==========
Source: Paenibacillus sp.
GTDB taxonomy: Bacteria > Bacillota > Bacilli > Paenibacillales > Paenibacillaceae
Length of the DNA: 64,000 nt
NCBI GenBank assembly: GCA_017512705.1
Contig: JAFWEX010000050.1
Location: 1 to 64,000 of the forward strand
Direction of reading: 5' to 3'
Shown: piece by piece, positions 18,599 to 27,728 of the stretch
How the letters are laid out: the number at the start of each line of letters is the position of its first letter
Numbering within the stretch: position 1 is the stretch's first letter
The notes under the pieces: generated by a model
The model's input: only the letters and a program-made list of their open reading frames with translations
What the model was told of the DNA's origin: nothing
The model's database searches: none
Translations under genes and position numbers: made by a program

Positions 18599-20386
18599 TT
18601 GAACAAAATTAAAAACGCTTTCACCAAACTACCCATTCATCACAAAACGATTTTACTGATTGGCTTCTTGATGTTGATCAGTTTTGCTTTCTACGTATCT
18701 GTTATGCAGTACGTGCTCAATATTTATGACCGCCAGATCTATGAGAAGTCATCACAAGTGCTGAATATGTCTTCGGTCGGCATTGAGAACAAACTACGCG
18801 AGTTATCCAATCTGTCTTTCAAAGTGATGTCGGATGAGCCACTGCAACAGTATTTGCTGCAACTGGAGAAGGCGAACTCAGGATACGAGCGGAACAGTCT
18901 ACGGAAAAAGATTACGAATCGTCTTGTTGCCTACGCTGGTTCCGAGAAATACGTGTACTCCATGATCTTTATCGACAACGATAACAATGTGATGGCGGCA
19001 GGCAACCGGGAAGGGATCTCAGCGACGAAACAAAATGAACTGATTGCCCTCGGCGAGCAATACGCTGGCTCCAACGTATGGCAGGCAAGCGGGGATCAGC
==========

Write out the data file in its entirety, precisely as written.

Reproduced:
Source: Paenibacillus sp.
GTDB taxonomy: Bacteria > Bacillota > Bacilli > Paenibacillales > Paenibacillaceae
Length of the DNA: 64,000 nt
NCBI GenBank assembly: GCA_017512705.1
Contig: JAFWEX010000050.1
Location: 1 to 64,000 of the forward strand
Direction of reading: 5' to 3'
Shown: piece by piece, positions 18,599 to 27,728 of the stretch
How the letters are laid out: the number at the start of each line of letters is the position of its first letter
Numbering within the stretch: position 1 is the stretch's first letter
The notes under the pieces: generated by a model
The model's input: only the letters and a program-made list of their open reading frames with translations
What the model was told of the DNA's origin: nothing
The model's database searches: none
Translations under genes and position numbers: made by a program

Positions 18599-20386
18599 TT
18601 GAACAAAATTAAAAACGCTTTCACCAAACTACCCATTCATCACAAAACGATTTTACTGATTGGCTTCTTGATGTTGATCAGTTTTGCTTTCTACGTATCT
18701 GTTATGCAGTACGTGCTCAATATTTATGACCGCCAGATCTATGAGAAGTCATCACAAGTGCTGAATATGTCTTCGGTCGGCATTGAGAACAAACTACGCG
18801 AGTTATCCAATCTGTCTTTCAAAGTGATGTCGGATGAGCCACTGCAACAGTATTTGCTGCAACTGGAGAAGGCGAACTCAGGATACGAGCGGAACAGTCT
18901 ACGGAAAAAGATTACGAATCGTCTTGTTGCCTACGCTGGTTCCGAGAAATACGTGTACTCCATGATCTTTATCGACAACGATAACAATGTGATGGCGGCA
19001 GGCAACCGGGAAGGGATCTCAGCGACGAAACAAAATGAACTGATTGCCCTCGGCGAGCAATACGCTGGCTCCAACGTATGGCAGGCAAGCGGGGATCAGC